On settling again in England Grant Duff made no effort to re-enter political life. The home rule controversy had embittered politics in his absence, and he had neither the requisite physical robustness nor any relish for violent conflict. A scholar, a calmly rational politician, and a man of almost dainty refinement both physically and morally, he devoted himself thenceforward to study, to authorship, and to the cultivation of the social amenities in which his experience was probably as wide and as remarkable as that of any one of his contemporaries. He was in the habit of meeting or corresponding with almost everyone of any eminence in social life in England, and with many similar persons abroad. He was a member of almost every small social club of the highest class. In February 1858, the month that he first took his seat in parliament, he was elected a member of the 'Cosmopolitan' and of the Athenæum. In 1889 he joined 'The Club,' and for some years before his death was its treasurer—'the only permanent official, and the guardian of its records.' He also belonged to the Literary Society (from 1872) and Grillion's (from 1889), and was in 1865 the founder of the Breakfast Club, and the most assiduous attendant at its meetings. Grant Duff published numerous articles, essays, and memoirs, a volume of original verse (printed privately), and an anthology of the Victorian poets. All of them show learning, cultivation, and style; but the principal literary work he left behind him is his 'Notes from a Diary.' He began a diary in 1851, and from 1873 kept it with the intention that the bulk of it should be published. He published the first two volumes (1851-72) in 1897; further sets of two volumes each followed in 1898, 1899, 1900, 1901, 1904, and 1905. The fourteen volumes bring the record down to 23 Jan. 1901, when Grant Duff kissed hands as a privy councillor on the accession of King Edward VII. He declares in his preface to the first two volumes that his object has been to make it 'the lightest of light reading,' and the most 'good-natured' of books. The 'Notes' contain practically no politics, but are a purely personal record of the people he met, and the things they said. The result is a collection of excellent stories and memorable sayings, which form a valuable contribution to social history.

Grant Duff travelled much. He visited at different times Coburg, Dresden, Russia, Spain, Darmstadt (during the war of 1870), Athens, the Troad, India (seven years before his appointment to Madras), Syria (where he spent a winter at Haifa in a house lent to him by Laurence Oliphant), and Bucharest. In all these places he frequented the society of rulers, ambassadors, authors, and other remarkable people. He received from M. Ollivier a full and confidential account of the political events immediately preceding the Franco-Prussian war. He met Garibaldi in the height of his fame, and was for many years on terms of friendship with the Empress Frederick of Germany. From 1866 to 1872 he filled for two consecutive terms the office of lord rector of Aberdeen University. From 1889 to 1893 he was president of the Royal Geographical Society, and from 1892 to 1899 was president of the Royal Historical Society. He was elected F.R.S. in 1901, and was nominated a Crown trustee of the British Museum in 1903.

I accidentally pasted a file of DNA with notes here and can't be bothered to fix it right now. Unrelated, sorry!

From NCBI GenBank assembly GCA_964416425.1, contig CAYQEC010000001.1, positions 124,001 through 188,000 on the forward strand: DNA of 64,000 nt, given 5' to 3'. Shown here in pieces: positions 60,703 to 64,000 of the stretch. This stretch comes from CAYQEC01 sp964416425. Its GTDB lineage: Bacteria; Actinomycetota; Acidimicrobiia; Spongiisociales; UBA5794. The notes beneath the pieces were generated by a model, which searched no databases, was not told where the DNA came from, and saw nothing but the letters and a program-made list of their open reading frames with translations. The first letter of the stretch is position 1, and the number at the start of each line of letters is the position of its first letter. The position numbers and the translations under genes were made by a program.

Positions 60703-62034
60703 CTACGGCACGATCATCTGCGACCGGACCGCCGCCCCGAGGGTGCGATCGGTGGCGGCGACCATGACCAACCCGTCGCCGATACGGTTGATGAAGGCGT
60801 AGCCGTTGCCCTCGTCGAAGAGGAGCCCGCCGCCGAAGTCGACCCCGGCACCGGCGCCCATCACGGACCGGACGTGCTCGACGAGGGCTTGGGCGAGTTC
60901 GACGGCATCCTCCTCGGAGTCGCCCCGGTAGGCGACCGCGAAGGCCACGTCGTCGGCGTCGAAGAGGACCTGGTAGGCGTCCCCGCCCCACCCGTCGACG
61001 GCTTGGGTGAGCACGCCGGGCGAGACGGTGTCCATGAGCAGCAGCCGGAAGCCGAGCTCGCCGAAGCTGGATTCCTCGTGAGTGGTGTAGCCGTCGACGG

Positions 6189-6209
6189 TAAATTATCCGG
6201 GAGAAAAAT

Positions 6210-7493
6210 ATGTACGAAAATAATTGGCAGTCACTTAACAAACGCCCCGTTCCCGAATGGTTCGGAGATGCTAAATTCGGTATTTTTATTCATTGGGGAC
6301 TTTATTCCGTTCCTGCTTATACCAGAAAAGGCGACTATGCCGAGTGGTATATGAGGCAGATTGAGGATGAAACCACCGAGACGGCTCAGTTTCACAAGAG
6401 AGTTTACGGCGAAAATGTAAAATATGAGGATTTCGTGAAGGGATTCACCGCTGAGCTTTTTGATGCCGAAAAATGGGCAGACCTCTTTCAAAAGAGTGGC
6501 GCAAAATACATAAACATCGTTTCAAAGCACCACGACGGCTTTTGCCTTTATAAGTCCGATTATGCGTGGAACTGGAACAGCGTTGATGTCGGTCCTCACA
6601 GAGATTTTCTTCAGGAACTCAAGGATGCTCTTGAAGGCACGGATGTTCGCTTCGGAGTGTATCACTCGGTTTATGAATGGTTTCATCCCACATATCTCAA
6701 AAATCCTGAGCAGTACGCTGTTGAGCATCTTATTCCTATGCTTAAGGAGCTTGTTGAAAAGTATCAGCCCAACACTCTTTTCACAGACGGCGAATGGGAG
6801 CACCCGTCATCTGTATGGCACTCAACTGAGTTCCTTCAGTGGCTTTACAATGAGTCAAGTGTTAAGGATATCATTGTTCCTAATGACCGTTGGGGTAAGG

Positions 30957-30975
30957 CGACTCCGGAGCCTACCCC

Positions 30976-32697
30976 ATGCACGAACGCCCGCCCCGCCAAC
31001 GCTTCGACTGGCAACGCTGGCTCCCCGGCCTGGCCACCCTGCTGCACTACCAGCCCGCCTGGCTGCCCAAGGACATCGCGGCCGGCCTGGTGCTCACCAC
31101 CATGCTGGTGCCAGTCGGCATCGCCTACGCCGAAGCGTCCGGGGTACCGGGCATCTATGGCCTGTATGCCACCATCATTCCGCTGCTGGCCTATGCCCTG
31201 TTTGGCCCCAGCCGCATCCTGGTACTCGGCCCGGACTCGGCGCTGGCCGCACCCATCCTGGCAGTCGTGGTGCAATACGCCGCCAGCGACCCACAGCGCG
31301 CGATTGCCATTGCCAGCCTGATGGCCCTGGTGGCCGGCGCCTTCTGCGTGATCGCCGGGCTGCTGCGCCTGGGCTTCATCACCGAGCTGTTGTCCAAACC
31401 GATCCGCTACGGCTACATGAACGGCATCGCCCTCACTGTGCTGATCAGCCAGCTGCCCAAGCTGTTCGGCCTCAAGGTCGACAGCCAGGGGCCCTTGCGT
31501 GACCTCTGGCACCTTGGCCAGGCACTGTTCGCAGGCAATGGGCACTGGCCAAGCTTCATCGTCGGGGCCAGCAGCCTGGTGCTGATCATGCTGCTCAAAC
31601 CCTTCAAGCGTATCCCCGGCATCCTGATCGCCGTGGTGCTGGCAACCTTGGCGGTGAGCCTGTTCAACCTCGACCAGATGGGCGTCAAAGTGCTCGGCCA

In person Grant Duff was slight, delicately made, and habitually gentle in speech and manner, though he would upon occasion express himself with great animation. He suffered through life from indifferent health, and in particular from astigmatic vision to such an extent that it was extremely difficult for him to read or write for himself.

He was the tenant for considerable periods of Hampden House, Berkshire, York House, Twickenham, and Knebworth House. Finally ho bought Lexden Park, near Colchester, and in each of these houses he practised a wide hospitality. He died at his London house on Chelsea Embankment on 12 Jan. 1906, and was buried at Elgin cathedral.

Grant Duff married on 13 April 1859 Anna Julia, only daughter of Edward Webster of North Lodge, Ealing. By her he had four sons and four daughters. His elder sons, Arthur and Evelyn, are respectively minister at Dresden and consul-general, with the rank of minister, at Buda-Pest. Grant Duff's portrait in crayons by Henry T. Wells, drawn for reproduction for Grillion's Club, is in the possession of Lady Grant Duff at Earl Soham Grange, Framlingham.

Grant Duff published, besides 'Notes from a Diary':

  1. 'Studies of European Politics,' 1866.
  2. 'A Political Survey,' 1868.
  3. 'Elgin Speeches,' Edinburgh, 1871.
  4. 'Notes on an Indian Journey,' 1876.
  5. 'Miscellanies, Political and Literary,' 1878.
  6. 'Memoir of Sir Henry Maine,' 1892.
  7. 'Ernest Renan,' 1893-8.
  8. 'Memoir of Lord De Tabley,' 1899.
  9. 'A Victorian Anthology,' 1902.
  10. 'Out of the Past: some Biographical Essays,' 2 vols. 1903.
  11. 'Gems from a Victorian Anthology,' 1904.

[Notes from a Diary; Banffshire Herald. 16 Jan. 1906; The Times, 13 Jan. 1906; Burke's Landed Gentry; private information; personal knowledge.]

H. S.